In #2, Labour likely wins a controlling percentage of Parliamnt and Corbyn is Prime Minister.

    The only way Corbyn does not get control the next time the country votes is if May somehow steers the UK ship to a safe and non-controversial Brexit port. Today, she essentially agreed that the only way she can do this is with Corbyn's help.

    So, what is his incentive to help her? I suppose she may threaten him with a no deal Brexit and plead with him to pick country over party and not allow a no deal to happen, but I suspect he would call that bluff.

    And the hysterical part is that she said the deal she cut with Europe cannot be changed. There are aspects of that deal that Corbyn does not like. What exactly is she going to give him when her deal in inflexible?

    -Jason "my bet is that Britain will be staging a general election (or perhaps a vote on the Brexit deal) inside of 3 months" Evans
    I don't know what you are doing right now, but if you aren't listening to the DBR Podcast, you're doing it wrong.

  15. #595
    Join Date
    Sep 2007
    Location
    Undisclosed
    Quote Originally Posted by JasonEvans View Post
    I cannot think of any reason Corbyn would do this.

    Without a compromise May has 2 choices--
    1) Crash out with a no-deal Brexit
    2) Call a new General Election in the hope that a new parliament will be able to come together better

    In #1, she probably dooms the UK economy to recession and perhaps worse. Only a small percentage of die-hard Brexiteers are happy with this. The next time the nation votes, Labour likely wins a controlling percentage of Parliament and Corbyn is Prime Minister.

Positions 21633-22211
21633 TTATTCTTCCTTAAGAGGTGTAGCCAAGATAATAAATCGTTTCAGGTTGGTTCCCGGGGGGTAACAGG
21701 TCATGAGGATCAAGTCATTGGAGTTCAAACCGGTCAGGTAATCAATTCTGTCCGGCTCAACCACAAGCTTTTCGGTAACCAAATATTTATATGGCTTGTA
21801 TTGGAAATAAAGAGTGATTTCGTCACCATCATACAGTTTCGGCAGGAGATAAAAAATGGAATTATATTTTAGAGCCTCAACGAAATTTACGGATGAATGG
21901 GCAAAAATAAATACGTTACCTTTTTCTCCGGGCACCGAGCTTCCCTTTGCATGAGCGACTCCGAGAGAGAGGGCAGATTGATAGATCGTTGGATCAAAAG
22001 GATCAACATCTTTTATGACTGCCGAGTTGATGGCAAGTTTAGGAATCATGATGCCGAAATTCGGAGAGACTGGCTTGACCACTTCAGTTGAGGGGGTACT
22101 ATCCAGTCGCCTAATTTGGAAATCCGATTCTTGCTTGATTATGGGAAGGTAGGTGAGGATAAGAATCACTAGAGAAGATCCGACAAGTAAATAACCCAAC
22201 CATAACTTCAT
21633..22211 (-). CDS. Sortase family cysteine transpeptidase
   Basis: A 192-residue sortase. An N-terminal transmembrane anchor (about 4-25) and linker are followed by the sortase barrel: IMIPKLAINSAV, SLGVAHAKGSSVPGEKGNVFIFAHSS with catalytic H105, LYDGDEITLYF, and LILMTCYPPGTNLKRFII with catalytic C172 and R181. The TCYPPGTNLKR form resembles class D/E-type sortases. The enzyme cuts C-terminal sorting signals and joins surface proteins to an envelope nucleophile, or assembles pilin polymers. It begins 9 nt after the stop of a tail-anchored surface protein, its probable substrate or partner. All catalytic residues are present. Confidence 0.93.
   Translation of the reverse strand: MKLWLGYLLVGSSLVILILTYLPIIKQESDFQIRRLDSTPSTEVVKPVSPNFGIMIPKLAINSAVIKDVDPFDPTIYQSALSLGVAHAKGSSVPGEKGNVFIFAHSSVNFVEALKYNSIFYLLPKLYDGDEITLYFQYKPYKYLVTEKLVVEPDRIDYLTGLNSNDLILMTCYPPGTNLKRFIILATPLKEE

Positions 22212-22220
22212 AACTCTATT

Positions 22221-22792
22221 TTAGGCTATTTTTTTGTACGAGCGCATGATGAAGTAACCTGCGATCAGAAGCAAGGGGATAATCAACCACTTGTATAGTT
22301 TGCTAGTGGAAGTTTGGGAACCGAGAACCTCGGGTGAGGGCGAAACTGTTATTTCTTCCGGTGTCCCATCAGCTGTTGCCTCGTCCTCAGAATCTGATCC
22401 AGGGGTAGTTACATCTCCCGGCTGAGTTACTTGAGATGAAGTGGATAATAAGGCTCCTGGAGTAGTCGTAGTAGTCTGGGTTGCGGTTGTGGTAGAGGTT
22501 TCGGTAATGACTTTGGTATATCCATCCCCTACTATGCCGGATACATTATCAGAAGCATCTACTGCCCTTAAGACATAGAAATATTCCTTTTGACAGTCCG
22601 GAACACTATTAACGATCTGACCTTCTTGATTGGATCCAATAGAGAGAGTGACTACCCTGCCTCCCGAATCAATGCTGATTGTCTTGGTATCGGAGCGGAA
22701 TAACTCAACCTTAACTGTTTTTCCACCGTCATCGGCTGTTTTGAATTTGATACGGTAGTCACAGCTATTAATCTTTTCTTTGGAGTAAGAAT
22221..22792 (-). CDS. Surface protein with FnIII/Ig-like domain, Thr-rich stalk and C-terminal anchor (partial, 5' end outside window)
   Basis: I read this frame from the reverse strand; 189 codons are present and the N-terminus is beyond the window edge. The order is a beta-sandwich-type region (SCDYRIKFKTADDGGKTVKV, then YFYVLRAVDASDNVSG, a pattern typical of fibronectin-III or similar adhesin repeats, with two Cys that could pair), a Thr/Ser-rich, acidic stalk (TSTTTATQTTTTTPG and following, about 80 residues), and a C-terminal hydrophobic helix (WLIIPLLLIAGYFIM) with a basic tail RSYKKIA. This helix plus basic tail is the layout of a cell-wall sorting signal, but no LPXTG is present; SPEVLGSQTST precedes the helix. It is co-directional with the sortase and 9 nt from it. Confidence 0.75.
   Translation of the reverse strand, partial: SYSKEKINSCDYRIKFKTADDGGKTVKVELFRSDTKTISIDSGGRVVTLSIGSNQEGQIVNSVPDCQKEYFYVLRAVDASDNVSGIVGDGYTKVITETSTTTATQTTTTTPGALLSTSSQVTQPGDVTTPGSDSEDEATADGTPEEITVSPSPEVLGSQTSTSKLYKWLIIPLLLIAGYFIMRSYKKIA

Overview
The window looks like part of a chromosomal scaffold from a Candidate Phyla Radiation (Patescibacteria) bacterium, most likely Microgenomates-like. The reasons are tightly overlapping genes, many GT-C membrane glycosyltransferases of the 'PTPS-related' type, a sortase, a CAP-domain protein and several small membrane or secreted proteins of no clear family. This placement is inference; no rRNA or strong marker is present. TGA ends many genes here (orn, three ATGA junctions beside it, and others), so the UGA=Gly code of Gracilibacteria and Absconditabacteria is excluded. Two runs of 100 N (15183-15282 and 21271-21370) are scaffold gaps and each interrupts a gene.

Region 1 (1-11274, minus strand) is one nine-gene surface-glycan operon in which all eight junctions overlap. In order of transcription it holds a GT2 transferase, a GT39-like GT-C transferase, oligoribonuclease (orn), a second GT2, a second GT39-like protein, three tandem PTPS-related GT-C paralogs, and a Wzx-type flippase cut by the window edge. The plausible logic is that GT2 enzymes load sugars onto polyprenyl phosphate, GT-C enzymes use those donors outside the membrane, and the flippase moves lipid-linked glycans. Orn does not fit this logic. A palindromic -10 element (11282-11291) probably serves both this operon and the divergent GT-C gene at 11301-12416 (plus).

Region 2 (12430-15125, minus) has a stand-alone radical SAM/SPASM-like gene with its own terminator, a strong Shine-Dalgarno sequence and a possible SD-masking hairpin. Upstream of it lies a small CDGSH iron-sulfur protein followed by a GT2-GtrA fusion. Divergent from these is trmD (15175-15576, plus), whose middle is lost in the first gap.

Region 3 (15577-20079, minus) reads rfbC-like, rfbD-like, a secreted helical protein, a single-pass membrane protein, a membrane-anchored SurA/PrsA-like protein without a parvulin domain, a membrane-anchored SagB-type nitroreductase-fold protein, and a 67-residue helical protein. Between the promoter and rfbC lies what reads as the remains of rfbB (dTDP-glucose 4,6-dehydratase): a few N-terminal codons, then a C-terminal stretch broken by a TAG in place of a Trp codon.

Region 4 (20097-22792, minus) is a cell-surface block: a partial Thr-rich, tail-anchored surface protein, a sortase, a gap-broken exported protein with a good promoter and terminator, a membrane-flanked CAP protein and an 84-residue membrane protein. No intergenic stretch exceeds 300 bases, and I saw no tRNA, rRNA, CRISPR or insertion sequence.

In #2, Labour likely wins a controlling percentage of Parliamnt and Corbyn is Prime Minister.

    The only way Corbyn does not get control the next time the country votes is if May somehow steers the UK ship to a safe and non-controversial Brexit port. Today, she essentially agreed that the only way she can do this is with Corbyn's help.

    So, what is his incentive to help her? I suppose she may threaten him with a no deal Brexit and plead with him to pick country over party and not allow a no deal to happen, but I suspect he would call that bluff.

    And the hysterical part is that she said the deal she cut with Europe cannot be changed. There are aspects of that deal that Corbyn does not like. What exactly is she going to give him when her deal in inflexible?

    -Jason "my bet is that Britain will be staging a general election (or perhaps a vote on the Brexit deal) inside of 3 months" Evans